Why is it that a mother or nursemaid, with no education or even with mental retardation, can teach a baby to talk, but it typically requires greater effort from a more professionally educated person to teach a child to read?
Why is it that a person profoundly deaf from birth usually finds it harder to get a college or graduate education than a person who is blind since birth?
Why is it that one can be in an environment of loud sounds, noise, or shouting, yet be able to attend to and understand a soft, quiet, continuing voice in the midst of the cacophony?
WHAT DOES IT MEAN TO BE HUMAN? If it is true that much of being human evolves from what happens during the first one thousand milliseconds after an event impinges upon us, our fate may be greatly determined by events within that first second.
Rue Cromwell, Ph.D., provides alternative viewpoints that vary from mainstream ways of thinking about the infrastructure of human functioning-aspects of which most of us are typically unaware. As Dr. Cromwell discards current and past dictums he feels have impeded progress of knowledge in psychology-such as mind/body distinctions, cognitive systems, and behavior analysis-he also rejects the notion that biological events cause higher order phenomena. While providing his theories on the philosophy and construct of psychological issues, Dr. Cromwell examines how we communicate, why it is important to ask the right scientific questions, and how to apply verbal tags to our own lives.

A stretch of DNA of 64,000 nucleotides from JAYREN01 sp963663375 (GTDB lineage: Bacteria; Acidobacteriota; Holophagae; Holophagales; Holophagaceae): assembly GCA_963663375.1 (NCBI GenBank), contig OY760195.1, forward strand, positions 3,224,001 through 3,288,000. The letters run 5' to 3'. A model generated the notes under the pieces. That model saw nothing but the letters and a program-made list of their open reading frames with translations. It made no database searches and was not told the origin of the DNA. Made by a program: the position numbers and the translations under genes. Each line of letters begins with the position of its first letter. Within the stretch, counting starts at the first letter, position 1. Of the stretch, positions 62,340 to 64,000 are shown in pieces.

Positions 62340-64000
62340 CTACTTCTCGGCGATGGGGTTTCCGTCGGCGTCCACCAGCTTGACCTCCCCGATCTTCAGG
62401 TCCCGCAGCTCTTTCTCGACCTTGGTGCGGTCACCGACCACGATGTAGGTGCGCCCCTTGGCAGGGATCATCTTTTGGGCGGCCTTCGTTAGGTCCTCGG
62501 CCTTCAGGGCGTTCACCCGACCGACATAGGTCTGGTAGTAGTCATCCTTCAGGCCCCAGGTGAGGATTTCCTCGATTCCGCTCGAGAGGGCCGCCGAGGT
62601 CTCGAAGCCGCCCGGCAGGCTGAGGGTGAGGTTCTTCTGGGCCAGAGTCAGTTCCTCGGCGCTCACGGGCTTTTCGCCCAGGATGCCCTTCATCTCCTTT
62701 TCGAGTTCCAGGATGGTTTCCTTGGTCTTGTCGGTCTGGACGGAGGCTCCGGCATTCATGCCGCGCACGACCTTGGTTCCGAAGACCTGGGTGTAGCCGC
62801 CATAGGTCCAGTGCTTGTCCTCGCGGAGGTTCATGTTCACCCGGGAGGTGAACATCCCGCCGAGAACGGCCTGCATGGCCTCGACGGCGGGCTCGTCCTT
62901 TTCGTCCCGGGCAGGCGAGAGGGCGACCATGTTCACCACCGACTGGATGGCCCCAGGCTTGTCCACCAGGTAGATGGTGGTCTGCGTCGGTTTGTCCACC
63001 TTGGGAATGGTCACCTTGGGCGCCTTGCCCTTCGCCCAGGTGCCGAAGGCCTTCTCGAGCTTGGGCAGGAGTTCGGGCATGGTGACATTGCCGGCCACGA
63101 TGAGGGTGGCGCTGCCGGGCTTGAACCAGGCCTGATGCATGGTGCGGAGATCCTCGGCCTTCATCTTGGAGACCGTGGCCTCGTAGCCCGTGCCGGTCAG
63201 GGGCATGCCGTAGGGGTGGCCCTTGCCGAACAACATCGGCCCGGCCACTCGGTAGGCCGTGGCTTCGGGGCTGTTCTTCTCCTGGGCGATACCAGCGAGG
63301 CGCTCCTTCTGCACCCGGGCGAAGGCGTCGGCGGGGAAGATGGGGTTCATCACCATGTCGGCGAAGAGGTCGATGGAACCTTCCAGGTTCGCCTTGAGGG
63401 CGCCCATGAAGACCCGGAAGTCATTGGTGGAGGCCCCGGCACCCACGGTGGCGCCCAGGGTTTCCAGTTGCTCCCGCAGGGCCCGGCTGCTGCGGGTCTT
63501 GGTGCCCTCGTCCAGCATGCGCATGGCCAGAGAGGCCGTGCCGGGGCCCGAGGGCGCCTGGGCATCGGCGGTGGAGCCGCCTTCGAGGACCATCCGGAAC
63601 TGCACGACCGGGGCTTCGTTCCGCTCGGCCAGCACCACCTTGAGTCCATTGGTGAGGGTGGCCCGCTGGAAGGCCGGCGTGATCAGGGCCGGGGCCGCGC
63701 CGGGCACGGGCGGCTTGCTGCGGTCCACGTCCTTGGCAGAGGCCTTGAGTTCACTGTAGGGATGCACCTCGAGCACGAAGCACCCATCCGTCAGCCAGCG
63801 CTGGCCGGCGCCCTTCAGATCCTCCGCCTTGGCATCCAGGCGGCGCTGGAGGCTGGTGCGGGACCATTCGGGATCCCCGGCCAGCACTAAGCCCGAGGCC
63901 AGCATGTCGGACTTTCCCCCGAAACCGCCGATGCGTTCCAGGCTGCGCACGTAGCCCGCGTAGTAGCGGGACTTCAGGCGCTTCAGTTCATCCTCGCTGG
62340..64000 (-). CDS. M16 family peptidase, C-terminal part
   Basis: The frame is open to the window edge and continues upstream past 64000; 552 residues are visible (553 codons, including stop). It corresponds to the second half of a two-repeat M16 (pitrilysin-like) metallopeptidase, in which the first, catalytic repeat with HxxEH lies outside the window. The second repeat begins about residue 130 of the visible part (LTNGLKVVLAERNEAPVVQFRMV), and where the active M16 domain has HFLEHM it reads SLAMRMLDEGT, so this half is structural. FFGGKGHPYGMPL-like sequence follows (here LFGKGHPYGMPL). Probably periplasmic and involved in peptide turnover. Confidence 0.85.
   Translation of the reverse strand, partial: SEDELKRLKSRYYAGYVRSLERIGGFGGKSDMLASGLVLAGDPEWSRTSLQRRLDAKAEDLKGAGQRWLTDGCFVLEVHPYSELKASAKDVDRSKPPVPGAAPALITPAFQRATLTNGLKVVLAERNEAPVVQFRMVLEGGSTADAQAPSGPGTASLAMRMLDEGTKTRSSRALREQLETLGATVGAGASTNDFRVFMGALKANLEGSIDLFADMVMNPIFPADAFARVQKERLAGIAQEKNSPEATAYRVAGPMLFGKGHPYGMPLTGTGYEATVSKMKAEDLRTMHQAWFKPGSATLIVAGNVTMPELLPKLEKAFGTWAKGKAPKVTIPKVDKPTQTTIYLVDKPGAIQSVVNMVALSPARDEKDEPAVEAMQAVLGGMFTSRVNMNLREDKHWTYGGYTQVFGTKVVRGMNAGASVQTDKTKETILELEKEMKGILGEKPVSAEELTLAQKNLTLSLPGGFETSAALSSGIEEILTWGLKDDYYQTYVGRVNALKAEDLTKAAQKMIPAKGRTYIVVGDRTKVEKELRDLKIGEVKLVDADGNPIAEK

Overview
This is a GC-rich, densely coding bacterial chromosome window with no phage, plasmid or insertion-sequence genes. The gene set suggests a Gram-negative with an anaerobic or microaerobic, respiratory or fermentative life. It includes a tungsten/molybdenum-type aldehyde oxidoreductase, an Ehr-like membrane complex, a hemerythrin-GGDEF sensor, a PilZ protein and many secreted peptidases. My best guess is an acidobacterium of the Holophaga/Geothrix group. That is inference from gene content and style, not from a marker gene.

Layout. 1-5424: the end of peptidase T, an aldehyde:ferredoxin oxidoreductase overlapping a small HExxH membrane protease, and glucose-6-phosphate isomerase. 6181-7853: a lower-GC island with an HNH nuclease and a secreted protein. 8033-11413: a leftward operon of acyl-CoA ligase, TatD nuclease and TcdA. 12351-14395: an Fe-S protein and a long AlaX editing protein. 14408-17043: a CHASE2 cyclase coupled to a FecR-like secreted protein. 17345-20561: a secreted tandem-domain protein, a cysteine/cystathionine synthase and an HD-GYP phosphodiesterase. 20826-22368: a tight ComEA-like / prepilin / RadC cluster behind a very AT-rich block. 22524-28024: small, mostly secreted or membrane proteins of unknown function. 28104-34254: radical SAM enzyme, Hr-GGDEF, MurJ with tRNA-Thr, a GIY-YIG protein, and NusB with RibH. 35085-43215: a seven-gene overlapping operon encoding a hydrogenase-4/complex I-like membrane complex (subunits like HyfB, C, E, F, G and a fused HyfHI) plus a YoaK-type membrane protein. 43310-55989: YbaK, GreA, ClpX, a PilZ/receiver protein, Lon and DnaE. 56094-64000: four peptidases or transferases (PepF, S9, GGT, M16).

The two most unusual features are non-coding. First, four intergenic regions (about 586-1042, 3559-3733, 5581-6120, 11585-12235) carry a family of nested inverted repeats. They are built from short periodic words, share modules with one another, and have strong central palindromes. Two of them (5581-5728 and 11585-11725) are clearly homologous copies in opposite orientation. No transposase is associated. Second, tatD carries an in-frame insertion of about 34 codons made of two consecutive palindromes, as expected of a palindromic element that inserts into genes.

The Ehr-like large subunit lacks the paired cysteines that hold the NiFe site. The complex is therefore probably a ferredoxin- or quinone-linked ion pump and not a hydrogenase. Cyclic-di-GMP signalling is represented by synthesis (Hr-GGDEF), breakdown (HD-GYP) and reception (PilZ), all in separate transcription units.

Being Human: Human Being shares Dr. Cromwell's contention that the level of human functioning is capable of reaching heights never seen before. By opening our thinking to his unique theories, he encourages all of us to embrace a new way of viewing ourselves and a new idea of what it really means to be human.
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